In 1964 the Brazilian military backed by US military and intelligence assets deposed the elected president João Goulart and began a brutal twenty year long military dictatorship The generals who led the coup felt that widespread use of torture and even widespread knowledge among the population that anyone could be handed over to the officially sanctioned heartless brutes was necessary to implement economic reforms especially “denationalization of the economy” This meant opening everything to foreign capital allowing easy credit and financial incentives for setting up headuarters of multinational companies in Brazil and uick and simple repatriation of profits In order to lure foreign companies and convince them to stay the technocrats among the generals wanted and inviting economic environment—low wages weak unions a docile peasantry and lower taxes The cuts in social services and jobs led to substantial opposition from the great mass of people whose livelihoods were suffering Torture and the threat of torture was an important part of the suppressing any opposition to what the generals considered the destiny of the nation to be the foremost nation in Latin America and world leader in economic growth They wanted the field free for their “free market” reforms to thrive and propel Brazil into the front rank of world players in the East West cold war In interviews several officials boasted that their torture techniues owed nothing to foreign countries or organizations but were already exporting knowledge on torture such as refinements of the dreaded “parrot’s perch” Others even claimed credit for the very idea of death suads—policemen assassinating their foes in secret—a tactic that began in Rio in the 1950s to deal with petty criminals who kept thwarting the corrupt courts According to these officers the Brazilians and Americans together standardized techniues for torture and operation of death suads and exported them to Argentina El Salvador Chile and so forth This is almost unbelievably vile to take pride of authorship of such loathsome practicesA major theme of Welscher’s book is how the newly elected civilian government would treat these men What he called the “receding” security and military apparatus responsible for the majority of human rights abuses during the military regime retained tremendous power and would not allow any formal settling of accounts They demanded blanket amnesty covering all acts committed during their tenure with the same treatment for those who worked for them and actually did the torturing This became complete impunity—the right not only to enforce total official amnesia regarding their violations of the law but was unofficially acknowledged over time in those nations in which the government tortured or extra judicially executed its citizens that even future acts would have the same immunity“A Miracle A Universe” was published in 1990 The civil war in Guatemala still had years to go; death suads were operating in El Salvador with no end in sight to their predations; civilian rule had just been restored in Chile after 17 years of military rule although General Pinochet was still Commander in Chief of the military; the restored civilian administration in Uruguay seemed helpless against the impunity of the former military leaders The book is a snapshot of a particular time and place—the military had ruled Brazil for over 20 years and in 1990 no one from that brutal regime had been brought to justice since the military could take power again if they felt threatened However the subject of officially sponsor terror during the dictatorship could at least be openly discussed in the press and on the streets Later a National Truth Commission was created to look at abuses during the dictatorship and a Dilma Rousseff a victim of torture was elected President and then impeachedAlthough dated “A Miracle A Universe” should be on the bookshelf of anyone interested in the culture of impunity during and after dictatorship transitional justice to address the legacies of human rights abuses and accountability for the victims of these atrocities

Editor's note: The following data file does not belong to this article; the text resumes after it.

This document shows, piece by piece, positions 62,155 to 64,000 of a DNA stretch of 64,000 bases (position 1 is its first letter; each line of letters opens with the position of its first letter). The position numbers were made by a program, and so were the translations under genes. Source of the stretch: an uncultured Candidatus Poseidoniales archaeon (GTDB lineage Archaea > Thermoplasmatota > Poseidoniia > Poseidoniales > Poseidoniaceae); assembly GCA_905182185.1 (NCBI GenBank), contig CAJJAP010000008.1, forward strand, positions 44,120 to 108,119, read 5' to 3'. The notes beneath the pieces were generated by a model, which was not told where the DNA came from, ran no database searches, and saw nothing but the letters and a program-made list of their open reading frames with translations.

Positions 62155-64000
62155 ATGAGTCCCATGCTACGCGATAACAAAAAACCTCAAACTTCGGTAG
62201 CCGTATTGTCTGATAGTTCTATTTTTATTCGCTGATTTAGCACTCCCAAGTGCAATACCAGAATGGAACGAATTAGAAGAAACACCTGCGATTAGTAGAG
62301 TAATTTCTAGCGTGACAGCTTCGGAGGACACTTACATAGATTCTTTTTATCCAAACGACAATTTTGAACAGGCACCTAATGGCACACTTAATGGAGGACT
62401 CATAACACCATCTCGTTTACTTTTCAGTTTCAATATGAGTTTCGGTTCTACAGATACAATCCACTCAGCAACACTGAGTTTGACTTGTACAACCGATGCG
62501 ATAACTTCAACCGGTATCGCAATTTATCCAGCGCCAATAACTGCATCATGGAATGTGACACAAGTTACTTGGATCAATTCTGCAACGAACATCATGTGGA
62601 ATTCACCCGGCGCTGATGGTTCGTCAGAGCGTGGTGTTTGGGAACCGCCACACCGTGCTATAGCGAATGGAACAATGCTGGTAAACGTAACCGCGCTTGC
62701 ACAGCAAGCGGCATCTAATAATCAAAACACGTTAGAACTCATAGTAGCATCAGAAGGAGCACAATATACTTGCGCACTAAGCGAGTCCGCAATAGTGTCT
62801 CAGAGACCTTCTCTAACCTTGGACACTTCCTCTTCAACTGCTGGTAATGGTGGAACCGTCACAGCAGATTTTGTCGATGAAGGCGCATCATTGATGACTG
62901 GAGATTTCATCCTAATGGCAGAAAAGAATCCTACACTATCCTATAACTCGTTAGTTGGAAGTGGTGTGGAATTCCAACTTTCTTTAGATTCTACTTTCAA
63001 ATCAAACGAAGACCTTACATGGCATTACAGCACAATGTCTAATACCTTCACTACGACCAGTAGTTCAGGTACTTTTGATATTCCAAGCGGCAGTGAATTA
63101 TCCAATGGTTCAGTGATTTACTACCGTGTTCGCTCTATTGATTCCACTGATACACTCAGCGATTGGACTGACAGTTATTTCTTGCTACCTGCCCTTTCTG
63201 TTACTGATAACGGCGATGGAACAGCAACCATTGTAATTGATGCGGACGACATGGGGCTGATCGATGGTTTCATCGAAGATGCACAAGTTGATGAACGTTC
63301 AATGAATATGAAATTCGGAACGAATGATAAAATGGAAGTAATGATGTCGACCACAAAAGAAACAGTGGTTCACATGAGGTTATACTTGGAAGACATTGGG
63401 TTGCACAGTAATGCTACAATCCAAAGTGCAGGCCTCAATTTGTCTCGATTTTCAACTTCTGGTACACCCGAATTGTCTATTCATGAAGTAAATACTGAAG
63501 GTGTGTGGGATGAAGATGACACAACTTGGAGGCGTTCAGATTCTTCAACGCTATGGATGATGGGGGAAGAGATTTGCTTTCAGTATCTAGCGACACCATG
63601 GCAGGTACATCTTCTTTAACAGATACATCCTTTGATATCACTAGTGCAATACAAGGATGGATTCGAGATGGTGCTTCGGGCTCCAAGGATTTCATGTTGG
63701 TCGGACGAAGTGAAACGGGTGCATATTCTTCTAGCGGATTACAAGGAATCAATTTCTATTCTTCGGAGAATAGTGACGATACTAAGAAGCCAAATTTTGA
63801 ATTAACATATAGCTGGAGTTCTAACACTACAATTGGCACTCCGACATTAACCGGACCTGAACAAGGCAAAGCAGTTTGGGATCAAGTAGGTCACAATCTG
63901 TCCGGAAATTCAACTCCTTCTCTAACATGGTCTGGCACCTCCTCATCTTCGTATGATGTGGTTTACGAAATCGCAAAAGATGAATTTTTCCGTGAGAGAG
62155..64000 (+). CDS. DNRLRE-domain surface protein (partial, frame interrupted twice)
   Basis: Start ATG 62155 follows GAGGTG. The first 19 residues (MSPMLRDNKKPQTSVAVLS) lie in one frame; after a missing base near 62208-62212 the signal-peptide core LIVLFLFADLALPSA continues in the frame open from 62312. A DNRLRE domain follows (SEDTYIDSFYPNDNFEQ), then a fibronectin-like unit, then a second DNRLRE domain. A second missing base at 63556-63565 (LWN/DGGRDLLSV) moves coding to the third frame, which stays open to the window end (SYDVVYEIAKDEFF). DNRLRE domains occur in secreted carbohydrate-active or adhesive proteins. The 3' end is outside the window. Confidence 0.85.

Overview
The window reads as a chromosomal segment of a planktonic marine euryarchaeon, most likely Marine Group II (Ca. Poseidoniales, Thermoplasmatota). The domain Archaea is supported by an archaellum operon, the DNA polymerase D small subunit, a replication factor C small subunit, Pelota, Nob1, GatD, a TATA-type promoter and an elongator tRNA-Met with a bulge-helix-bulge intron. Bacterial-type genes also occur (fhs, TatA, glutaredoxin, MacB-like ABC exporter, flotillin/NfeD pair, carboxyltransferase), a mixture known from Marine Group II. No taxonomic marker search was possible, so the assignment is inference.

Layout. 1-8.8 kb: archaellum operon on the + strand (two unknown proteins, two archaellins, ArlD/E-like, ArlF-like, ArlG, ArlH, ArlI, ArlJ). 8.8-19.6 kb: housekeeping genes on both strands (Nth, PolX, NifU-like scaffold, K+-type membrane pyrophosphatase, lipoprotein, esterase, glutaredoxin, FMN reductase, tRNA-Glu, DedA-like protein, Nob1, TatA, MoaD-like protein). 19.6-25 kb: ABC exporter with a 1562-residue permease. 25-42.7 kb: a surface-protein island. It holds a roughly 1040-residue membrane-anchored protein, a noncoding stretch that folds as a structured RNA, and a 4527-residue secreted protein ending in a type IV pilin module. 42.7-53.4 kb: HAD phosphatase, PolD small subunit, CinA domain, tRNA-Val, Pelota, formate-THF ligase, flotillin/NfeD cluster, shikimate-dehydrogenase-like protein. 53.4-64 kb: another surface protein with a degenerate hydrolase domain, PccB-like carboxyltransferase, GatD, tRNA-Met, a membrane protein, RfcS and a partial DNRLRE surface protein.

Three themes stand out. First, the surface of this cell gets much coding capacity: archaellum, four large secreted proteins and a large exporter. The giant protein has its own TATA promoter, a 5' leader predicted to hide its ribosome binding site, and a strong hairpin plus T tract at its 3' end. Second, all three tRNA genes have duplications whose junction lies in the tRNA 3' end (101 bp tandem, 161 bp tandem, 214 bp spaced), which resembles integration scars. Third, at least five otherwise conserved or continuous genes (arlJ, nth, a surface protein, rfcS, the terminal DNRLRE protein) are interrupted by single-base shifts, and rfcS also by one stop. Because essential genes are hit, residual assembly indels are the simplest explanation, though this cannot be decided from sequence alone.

2. Jessica Jessica says: